“Customers will pay a system house, asking for a specific imaging system that performs functions X, Y, and Z, and the system house will take the software package, set it all up, and switch it on,” said Morse.
As the software part of the market has developed, there are now companies that specialize in writing software for machine vision applications. “It’s not a huge sector of the industry, but it’s growing, and it’s becoming more and more important, because the processing of the data is as important very often as creating the image in the first place,” he said.
Software also offers integrators like Schwarzbach improved control over imaging settings. Using PPT's Control Panel Manager, for example, buttons can be linked on a control panel or HMI — the same human-machine interfaces that display total passes and eminent fails — to any control inside a vision system. With software, a user can enable different intrinsic features of a camera, including gain shutter speed and lighting, from within the program. Specific settings can be used for different jobs.
Schwarzbach can click a button, for example, and find the brightness level that is most appropriate, and then have the program remember the particular adjustments. “You couldn’t do that five years ago,” he said.
The use of laser light and 3D is also a major development — not a giant sector of the market, according to Morse, but an important technical one. Software has developed in a way that makes 3D image processing possible.
An image system developed by the Burlington, MA-based Visidyne, Inc., for example, measures recurring modulated light at three phases in time to get three images. By analyzing the subtle changes in light reflectance, distance, and brightness in those three images, a 3D shape of an object can be determined and rendered.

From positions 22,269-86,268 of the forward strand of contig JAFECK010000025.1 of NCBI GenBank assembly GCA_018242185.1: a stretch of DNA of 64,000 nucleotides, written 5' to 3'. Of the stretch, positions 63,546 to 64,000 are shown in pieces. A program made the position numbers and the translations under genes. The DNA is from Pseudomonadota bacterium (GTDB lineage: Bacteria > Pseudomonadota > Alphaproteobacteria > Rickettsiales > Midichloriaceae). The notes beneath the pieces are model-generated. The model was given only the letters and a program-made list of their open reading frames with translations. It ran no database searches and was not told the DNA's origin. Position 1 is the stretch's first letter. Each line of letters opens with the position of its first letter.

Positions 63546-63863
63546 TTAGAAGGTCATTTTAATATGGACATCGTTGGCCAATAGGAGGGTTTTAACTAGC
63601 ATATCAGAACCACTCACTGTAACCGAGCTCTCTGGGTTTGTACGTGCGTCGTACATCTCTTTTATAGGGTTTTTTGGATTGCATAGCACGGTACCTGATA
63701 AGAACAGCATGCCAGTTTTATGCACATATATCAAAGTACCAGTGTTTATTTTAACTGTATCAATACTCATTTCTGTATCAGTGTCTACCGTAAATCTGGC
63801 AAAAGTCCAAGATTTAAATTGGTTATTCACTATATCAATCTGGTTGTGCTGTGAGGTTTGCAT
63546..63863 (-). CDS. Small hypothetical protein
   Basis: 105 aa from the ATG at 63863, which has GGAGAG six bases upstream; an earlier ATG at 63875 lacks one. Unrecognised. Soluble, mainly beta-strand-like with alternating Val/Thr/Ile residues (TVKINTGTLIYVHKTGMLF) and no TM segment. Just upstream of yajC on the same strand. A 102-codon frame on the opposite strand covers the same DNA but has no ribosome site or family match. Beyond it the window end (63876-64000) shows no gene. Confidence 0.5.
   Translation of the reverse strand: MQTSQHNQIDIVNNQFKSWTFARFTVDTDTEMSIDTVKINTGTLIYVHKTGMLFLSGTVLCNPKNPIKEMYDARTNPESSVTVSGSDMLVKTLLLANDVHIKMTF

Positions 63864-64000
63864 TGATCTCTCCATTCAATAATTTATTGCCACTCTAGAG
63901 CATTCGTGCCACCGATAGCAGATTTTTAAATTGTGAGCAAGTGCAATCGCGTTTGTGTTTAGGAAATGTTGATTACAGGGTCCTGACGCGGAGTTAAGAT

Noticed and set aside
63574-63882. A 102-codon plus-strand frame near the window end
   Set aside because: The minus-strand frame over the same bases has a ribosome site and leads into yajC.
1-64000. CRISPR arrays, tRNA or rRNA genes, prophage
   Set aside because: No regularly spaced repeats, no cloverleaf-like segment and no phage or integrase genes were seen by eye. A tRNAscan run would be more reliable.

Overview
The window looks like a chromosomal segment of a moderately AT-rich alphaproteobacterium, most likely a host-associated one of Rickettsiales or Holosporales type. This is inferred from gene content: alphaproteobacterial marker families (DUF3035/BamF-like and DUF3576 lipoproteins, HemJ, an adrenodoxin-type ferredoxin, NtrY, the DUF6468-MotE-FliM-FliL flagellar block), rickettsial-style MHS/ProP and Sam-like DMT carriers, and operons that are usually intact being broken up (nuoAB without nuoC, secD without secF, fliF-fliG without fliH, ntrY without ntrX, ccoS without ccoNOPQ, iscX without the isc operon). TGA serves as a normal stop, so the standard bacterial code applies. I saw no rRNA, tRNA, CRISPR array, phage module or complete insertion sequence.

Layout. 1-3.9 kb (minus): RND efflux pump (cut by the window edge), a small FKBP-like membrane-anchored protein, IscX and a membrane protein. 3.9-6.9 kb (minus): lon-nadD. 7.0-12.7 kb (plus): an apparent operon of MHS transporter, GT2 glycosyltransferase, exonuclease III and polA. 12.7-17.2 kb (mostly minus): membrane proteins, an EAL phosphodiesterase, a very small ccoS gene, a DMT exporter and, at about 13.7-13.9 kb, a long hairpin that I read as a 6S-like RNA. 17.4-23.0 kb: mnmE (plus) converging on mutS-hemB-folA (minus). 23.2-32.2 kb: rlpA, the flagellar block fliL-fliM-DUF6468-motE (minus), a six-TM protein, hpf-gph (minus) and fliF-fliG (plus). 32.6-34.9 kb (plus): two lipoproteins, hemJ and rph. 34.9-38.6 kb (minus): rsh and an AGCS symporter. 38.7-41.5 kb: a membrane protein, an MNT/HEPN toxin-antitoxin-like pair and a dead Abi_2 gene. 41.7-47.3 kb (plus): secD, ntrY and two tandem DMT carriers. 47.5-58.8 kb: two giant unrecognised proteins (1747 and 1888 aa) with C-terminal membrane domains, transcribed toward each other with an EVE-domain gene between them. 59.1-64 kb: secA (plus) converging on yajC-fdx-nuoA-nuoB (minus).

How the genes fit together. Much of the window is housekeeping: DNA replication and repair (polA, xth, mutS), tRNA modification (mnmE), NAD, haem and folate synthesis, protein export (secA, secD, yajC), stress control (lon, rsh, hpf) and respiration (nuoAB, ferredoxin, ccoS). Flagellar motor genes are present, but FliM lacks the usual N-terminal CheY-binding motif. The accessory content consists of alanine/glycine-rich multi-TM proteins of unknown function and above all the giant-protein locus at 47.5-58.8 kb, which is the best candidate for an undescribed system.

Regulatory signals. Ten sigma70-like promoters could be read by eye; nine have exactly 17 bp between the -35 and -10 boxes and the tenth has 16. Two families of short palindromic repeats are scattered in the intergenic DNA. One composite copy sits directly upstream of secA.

“What’s really made it all happen,” said Morse, referring to the growth in 3D vision technology, “is the development of software to handle those images and to assimilate the data and create a 3D image.”
The specific software capabilities have improved as well. “Software has gotten better. Pattern finding tools and edge-finding tools have gotten faster and more accurate,” said Schwarzbach. A pattern tool, for example, can locate the center of a part, and check the parts’ edges for surface blemishes and pinholes (see Figure 3). A contour tool, similarly, sits and tracks the outside form of a product, ready to warn the user if there are malformations, flash, or short shots to the left or right of an edge.
Companies, in turn, are providing the whole package: cameras, the wiring, input/output, and the mini-computer. The trend has shifted from a machine that performed the full operation to a PC-based or processor-based system where users can easily take advantage of the new software.
“Now many are running a machine vision processor on a PC platform, so that you can run both vision software and any statistical software in the same box,” said Schwarzbach.
Dawson sees a steady migration of intelligence into cameras, and predicts their future use in applications beyond industry and manufacturing. “They’re going to be going into non-traditional machine vision kinds of applications, such as collision detection in cars or gaming,” he said, noting the Microsoft Kinect, a Microsoft motion sensing input device for the Xbox 360 video game console and Windows PCs. The technology, based around two cameras and a pattern of projected infrared light, enables players to interact without the need to touch a game controller.
“We’ve seen it in the Microsoft Kinect. It’s a smart box with cameras and other sensors in it. You’re moving the intelligence downstream so the Xbox can concentrate on the game play rather than processing pixels,” he said.
Meeting Customer Expectations
Customers have heightened their expectations. Integrators like Schwarzbach run into scenarios where customers want more and more from their systems.
“They don’t expect a vision system to be able to just tell you that there’s a nut on the bolt,” said Schwarzbach. “They want to be able to make sure that there aren’t any cracks, and there aren’t any chips, and to measure something that’s a couple of thousandths of an inch, located anywhere in a 6- to 8-inch field of view.”
As customers are more demanding in what is wanted and expected, camera manufacturers have been tuning their speed, resolution, and software to accommodate the needs of their traditional manufacturing customers and new non-traditional users alike.